IMF confirms slower global GDP growth targets in 2015 and 2016
When Christine Lagarde of the International Monetary Fund (IMF) spoke last week, it had all the hallmarks of a precursor to a downgrade of the IMF’s global growth targets. Now we have a confirmation that the IMF did in fact downgrade its global growth views ahead in the October version of the World Economic Outlook.
There actually may be some good news here despite the direction of the move.
Global GDP growth is moderate and uneven, and the new IMF forecast is for global GDP growth of 3.1% for 2015 and 3.6% in 2016. That growth was 3.4% in 2014. Again, think of the severity (or lack thereof) rather than the direction and think about those numbers versus how the markets were reacting to slowing economic numbers in August and September.
A focal point of the IMF, as you would expect, is that there are disparate fortunes between the advanced and emerging market and developing economies. The other point made was that lower commodity prices are weighing on commodity exporters — a move that may not end any time soon. Three forces were cited for the formal growth downgrade: - China’s economic transformation that is away from export-led and investment-led growth and manufacturing, in favour of a greater focus on consumption and services; - The fall in commodity prices; - The impending increase in U.S. interest rates, which can have global repercussions and add to current uncertainties.
The IMF noted that the recovery in advanced economies is staying its course. It said: “Growth in advanced economies is projected to increase modestly to 2% this year and 2.2% next. This year’s pickup reflects primarily a strengthening of the modest recovery in the euro area and a return to positive growth in Japan, supported by declining oil prices, accommodative monetary policy, and improved financial conditions, and in some cases, currency depreciation… While growth is expected to increase in 2016, especially in North America, medium-term prospects remain subdued, reflecting a combination of lower investment, unfavorable demographics, and weak productivity growth.”
What the world needs to be more concerned about than anything is a slower growth in emerging and developing economies. The IMF’s outlook in 2015 is generally weakening, with growth for emerging and developing economies as a group projected to decline to 4.0% in 2015 from 4.6% in 2014. This would be the fifth straight year of slowing growth.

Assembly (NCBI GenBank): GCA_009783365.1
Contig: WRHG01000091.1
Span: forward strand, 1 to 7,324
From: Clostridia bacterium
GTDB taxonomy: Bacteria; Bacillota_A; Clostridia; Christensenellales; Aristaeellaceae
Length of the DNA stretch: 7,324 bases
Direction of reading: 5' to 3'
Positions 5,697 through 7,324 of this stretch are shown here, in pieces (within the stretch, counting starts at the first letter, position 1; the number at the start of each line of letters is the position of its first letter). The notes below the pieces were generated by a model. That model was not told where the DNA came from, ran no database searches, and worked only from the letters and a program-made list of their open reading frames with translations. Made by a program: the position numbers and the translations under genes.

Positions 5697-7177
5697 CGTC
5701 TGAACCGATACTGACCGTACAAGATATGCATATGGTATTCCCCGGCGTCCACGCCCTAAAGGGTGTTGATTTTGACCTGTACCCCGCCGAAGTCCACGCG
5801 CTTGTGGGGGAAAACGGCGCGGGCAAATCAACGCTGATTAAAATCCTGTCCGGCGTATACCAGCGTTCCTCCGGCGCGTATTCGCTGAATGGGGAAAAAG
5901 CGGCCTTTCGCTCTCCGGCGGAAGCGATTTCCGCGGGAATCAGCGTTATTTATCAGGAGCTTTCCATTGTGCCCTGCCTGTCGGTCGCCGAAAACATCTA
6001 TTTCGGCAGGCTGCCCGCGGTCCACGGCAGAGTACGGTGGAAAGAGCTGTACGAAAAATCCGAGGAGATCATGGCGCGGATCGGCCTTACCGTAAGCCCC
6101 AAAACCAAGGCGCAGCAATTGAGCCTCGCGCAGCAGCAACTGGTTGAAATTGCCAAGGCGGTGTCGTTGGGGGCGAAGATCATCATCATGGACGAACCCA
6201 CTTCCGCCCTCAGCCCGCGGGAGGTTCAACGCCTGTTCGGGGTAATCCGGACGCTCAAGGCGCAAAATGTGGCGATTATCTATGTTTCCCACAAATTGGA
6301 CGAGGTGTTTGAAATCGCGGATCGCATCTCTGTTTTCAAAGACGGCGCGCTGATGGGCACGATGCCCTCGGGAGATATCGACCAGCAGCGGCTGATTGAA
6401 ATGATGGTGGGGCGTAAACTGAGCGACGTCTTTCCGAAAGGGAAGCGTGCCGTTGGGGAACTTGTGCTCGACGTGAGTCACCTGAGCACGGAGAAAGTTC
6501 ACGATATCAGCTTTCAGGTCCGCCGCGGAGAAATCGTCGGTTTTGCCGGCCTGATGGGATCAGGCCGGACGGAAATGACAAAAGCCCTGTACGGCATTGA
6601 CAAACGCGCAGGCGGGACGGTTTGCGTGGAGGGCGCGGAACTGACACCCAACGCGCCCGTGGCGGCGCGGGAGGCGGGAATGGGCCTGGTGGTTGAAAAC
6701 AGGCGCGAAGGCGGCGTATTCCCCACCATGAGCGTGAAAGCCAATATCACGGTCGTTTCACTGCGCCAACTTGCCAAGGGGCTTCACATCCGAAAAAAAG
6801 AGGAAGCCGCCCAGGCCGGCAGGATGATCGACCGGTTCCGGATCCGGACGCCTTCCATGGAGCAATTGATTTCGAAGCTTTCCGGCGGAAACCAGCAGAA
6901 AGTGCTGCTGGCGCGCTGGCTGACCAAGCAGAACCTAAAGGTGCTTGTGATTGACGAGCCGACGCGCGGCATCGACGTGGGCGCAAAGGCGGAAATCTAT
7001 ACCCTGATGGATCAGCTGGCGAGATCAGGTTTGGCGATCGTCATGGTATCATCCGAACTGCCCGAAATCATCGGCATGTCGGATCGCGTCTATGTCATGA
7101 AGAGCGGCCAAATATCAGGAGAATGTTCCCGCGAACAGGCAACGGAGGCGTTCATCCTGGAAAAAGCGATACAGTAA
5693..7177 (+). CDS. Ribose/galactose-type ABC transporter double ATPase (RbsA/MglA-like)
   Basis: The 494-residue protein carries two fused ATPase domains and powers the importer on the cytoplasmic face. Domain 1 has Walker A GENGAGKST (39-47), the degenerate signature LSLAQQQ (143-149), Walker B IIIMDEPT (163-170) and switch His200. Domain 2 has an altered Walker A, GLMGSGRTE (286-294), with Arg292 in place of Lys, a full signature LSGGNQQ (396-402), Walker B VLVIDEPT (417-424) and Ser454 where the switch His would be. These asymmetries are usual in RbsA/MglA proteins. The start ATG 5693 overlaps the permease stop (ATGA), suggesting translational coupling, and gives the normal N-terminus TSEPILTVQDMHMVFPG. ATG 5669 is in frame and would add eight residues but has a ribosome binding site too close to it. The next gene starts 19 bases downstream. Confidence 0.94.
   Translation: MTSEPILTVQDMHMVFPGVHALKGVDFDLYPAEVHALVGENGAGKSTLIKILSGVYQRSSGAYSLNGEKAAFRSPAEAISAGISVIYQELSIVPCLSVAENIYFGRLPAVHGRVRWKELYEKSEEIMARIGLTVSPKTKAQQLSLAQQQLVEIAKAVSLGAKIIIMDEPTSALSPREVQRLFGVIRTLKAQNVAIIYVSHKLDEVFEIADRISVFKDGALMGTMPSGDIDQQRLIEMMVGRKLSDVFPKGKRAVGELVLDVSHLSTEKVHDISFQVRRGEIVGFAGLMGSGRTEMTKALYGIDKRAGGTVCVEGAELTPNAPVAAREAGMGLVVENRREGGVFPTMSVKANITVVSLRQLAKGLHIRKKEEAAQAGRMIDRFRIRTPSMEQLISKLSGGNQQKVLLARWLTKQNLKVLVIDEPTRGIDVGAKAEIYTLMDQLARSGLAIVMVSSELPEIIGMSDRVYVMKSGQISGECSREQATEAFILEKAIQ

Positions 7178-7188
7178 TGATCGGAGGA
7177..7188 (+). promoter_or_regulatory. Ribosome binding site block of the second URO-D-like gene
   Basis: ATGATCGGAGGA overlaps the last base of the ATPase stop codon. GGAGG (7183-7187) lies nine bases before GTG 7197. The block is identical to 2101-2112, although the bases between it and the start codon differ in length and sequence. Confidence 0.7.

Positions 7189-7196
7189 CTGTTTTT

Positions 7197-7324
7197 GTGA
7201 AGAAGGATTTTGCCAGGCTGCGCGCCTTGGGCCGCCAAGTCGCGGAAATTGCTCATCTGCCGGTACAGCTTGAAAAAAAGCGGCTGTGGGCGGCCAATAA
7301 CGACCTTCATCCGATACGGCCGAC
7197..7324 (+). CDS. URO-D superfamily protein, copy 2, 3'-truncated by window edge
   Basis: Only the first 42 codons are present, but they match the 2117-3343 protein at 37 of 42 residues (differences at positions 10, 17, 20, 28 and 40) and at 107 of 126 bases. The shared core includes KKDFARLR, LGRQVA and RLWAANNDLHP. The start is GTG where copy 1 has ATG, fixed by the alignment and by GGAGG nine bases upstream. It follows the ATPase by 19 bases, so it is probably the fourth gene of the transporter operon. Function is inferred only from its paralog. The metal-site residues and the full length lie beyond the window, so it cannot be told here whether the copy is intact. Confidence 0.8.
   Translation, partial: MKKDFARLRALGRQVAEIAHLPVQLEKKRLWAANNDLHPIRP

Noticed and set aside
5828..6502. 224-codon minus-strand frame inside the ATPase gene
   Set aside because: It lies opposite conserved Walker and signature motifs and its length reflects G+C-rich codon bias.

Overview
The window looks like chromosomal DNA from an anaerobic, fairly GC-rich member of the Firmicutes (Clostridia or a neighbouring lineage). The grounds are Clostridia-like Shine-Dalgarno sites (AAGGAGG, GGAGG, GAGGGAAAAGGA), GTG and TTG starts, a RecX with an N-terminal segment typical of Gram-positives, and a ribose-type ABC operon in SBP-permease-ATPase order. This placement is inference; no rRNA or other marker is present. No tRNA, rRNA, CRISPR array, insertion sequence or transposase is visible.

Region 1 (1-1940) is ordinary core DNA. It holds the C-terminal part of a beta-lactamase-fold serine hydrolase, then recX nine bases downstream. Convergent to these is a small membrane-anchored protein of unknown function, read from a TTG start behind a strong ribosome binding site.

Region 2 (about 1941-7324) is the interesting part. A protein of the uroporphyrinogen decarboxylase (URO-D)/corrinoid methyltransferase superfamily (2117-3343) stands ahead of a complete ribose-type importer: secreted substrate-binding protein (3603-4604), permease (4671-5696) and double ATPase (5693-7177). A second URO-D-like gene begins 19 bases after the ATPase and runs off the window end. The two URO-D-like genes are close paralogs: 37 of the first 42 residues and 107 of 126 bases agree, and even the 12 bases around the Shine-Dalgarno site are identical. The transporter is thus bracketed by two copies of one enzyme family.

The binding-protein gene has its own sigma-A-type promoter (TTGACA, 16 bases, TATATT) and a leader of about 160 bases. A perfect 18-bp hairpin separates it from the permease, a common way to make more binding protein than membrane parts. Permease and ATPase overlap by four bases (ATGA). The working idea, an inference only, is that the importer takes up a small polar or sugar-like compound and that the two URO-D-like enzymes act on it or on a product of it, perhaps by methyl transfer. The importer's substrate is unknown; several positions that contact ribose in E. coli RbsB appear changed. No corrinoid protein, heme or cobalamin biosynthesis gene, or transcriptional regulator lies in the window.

Weaker oil export from oil nations, the woes of China, Latin American weakness and geopolitical tensions and domestic strife in a number of countries were all also noted for a slower global growth story.
The IMF said: “External conditions are becoming more difficult for most emerging economies. The prospect of rising U.S. interest rates and a stronger dollar has already contributed to higher financing costs for some borrowers, including emerging and developing economies. And while the growth slowdown in China is so far in line with forecasts, its cross-border repercussions appear larger than previously envisaged, including through weaker commodity prices and reduced imports.”
The projected rebound in growth in emerging market and developing economies in 2016 therefore reflects not a general recovery, but mostly a less deep recession or a partial normalisation of conditions in countries in economic distress in 2015 (including Brazil, Russia, and some countries in Latin America and in the Middle East), spillovers from the stronger pickup in activity in advanced economies, and the easing of sanctions on the Islamic Republic of Iran.
Growth in low-income developing economies is expected to slow to 4.8% in 2015, from 6% in 2014, in large part due to weak commodity prices and the prospect of tighter global financial conditions. Some countries (e.g., Kyrgyz Republic, Mozambique) have been running large current account deficits, benefiting from easy access to foreign savings and abundant foreign direct investment, especially in resourcerich countries, and hence are particularly vulnerable to external financial shocks.
Frankly, none of this should be surprising to anyone who has been paying attention to the financial media.
Another consideration, a problem that has existed with the other economic watchdog groups (including our own Federal Reserve), is that everyone’s global growth targets seem to have been too high routinely.